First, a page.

The first thing to consider is planning. It is recommended that you keep at least a week's supply of any consumables you will need for your pets in or near your emergency shelter. You should plan in an emergency how you plan to deal with your pets. You should also realize that during an emergency you pet is likely going to be acting differently than they will during normal calm periods. If you have an animal that is normally caged taking them out of the cage then you will want to make sure you have a transport carrier or cage ready that the animal can be safely kept in.
If you have more than one pet, make sure that everyone knows what to do with each of your pets during an emergency and set up who has the primary responsibility for each animal. Doing this will help get the animals to safety rather than trying to figure out what animals still need to be rescued.
Finally as sad as it is to lose a pet your life is much more valuable than that of your pet. Do not put yourself at great risk to save your pet. Running into a burning building to look for a loose pet is a lost bet. If the animal was loose it may already have escaped and run away. If it is trapped inside unless you know right where it is chances are more likely you will be injured than you will be able to save your pet. Tell the firefighters where the pet is, if they can save it they will.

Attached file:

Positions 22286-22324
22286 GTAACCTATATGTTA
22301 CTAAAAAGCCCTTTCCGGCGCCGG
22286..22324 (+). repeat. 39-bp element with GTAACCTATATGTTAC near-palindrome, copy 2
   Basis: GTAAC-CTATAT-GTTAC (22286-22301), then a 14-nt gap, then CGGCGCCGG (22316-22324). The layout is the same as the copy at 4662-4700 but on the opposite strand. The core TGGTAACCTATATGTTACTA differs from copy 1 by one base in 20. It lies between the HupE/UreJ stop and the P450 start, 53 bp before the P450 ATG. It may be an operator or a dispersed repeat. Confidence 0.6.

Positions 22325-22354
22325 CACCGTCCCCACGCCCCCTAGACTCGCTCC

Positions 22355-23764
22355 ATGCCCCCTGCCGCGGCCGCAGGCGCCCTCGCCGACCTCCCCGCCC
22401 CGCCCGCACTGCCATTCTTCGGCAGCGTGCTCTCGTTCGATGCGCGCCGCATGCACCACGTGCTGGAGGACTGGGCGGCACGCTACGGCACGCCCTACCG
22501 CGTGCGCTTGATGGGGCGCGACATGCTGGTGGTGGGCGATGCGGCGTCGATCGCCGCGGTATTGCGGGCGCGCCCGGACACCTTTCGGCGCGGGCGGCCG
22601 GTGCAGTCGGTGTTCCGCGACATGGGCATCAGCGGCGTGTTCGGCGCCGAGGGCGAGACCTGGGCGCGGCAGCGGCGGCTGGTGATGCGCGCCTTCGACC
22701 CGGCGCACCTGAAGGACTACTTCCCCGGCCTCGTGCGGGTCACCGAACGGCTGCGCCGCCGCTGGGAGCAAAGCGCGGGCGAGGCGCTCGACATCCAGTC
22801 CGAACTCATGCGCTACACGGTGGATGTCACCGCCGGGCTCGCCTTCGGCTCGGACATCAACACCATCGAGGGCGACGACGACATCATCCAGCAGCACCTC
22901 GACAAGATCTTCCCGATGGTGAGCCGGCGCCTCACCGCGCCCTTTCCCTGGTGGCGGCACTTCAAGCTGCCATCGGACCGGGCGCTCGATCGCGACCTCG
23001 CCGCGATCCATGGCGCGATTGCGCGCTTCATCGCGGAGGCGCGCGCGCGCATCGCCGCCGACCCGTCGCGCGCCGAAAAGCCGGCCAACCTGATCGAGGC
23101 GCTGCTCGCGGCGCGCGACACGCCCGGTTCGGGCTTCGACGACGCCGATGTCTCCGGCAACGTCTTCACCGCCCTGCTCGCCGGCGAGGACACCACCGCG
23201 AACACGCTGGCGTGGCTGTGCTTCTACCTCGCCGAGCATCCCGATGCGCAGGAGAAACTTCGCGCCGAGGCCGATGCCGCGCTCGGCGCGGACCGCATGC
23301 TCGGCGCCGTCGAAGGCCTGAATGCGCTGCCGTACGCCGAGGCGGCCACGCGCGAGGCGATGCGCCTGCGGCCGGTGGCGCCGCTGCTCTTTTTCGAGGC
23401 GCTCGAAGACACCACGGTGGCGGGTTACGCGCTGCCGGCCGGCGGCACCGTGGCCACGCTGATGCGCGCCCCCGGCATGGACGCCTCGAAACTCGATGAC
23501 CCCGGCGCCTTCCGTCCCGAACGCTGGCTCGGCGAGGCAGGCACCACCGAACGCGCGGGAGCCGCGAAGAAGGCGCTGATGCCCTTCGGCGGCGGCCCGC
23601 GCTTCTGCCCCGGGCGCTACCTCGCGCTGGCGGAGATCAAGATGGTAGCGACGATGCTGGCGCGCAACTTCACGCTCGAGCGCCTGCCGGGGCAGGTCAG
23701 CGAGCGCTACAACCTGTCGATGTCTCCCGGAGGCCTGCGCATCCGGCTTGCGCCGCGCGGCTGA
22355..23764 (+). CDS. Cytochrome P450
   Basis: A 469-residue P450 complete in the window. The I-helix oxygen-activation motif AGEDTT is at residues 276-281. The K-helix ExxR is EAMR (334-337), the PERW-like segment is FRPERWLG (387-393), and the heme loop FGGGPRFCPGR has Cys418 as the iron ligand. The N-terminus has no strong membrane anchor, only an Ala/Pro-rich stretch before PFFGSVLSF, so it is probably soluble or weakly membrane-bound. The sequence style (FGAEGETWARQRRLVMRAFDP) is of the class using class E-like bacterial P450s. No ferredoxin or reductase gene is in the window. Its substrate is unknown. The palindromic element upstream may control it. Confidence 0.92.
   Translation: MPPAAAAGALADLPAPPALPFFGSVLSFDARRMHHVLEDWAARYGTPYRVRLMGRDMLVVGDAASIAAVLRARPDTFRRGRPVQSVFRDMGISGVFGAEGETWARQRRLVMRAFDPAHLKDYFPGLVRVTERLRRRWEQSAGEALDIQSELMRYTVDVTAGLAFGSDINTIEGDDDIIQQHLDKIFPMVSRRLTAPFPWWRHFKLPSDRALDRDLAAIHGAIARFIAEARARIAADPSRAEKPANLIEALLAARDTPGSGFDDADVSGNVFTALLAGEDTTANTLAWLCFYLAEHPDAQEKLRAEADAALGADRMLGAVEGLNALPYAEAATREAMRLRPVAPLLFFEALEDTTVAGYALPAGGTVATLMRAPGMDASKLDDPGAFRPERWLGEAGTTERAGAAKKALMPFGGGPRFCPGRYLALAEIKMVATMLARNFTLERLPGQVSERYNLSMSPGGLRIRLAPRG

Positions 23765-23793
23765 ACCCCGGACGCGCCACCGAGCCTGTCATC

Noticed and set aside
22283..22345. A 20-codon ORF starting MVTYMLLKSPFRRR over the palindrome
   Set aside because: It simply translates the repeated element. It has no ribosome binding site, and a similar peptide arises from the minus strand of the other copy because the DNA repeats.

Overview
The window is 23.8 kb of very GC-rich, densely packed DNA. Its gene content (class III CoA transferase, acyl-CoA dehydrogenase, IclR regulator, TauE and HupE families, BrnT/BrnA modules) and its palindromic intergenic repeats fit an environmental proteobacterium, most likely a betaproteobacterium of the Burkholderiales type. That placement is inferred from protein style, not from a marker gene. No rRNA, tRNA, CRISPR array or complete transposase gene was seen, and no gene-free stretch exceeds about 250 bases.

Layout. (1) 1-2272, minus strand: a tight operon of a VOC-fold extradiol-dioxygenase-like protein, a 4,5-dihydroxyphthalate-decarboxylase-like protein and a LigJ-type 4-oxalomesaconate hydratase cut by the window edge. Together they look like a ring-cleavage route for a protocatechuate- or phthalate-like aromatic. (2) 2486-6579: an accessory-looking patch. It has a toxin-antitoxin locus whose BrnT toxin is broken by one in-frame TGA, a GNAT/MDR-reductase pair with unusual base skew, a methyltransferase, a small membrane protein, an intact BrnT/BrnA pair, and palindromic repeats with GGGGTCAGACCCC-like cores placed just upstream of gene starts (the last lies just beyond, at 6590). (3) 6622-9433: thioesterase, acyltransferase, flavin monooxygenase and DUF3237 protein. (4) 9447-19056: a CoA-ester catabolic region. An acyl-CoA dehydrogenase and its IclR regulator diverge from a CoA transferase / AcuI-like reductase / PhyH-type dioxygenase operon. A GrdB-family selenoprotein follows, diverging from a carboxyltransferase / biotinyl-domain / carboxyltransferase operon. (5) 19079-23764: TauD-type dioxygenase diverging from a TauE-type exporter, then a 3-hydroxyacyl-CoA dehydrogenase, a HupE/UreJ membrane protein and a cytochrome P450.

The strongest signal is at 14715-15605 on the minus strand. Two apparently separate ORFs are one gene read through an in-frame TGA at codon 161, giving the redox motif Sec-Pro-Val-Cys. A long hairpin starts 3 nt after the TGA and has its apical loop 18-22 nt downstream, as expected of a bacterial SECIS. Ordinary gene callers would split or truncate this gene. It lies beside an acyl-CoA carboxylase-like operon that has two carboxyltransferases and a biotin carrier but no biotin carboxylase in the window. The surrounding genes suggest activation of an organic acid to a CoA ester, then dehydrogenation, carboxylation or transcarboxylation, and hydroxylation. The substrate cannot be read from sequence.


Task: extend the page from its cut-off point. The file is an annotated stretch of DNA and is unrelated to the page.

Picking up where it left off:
Recently an area about 10 miles from my home lost over 1000 homes to an F4 tornado. The local vet clinics have been offering a weeks free boarding for animals to help their families get a chance to get on their feet. This is pretty common, as a friend of mine had the vet offer them the same when they lost their house to a fire. So I would recommend you call your vet and see if they can help, or if they can refer you to someone who can help.
There are also some families offering to foster animals until the families are back in a position to care for their animals. This is a risk but if you are unable to afford to board your animals for the months it may take to rebuild, this may be an option. I expect most of the people offering this service are doing so in good faith. But I would still want to vet them before I turned over any of my animals.
This is also something you can plan for. Talk with your family and friends and see if there is someone willing to commit to helping you out with your pets should the need arise. This is also something to think about in case you need someone to take care of your animals should you and your family become unable to. We have an arrangement for our dogs with one friend, and our rabbits with another. So if something were to happen we know they would be taken care of.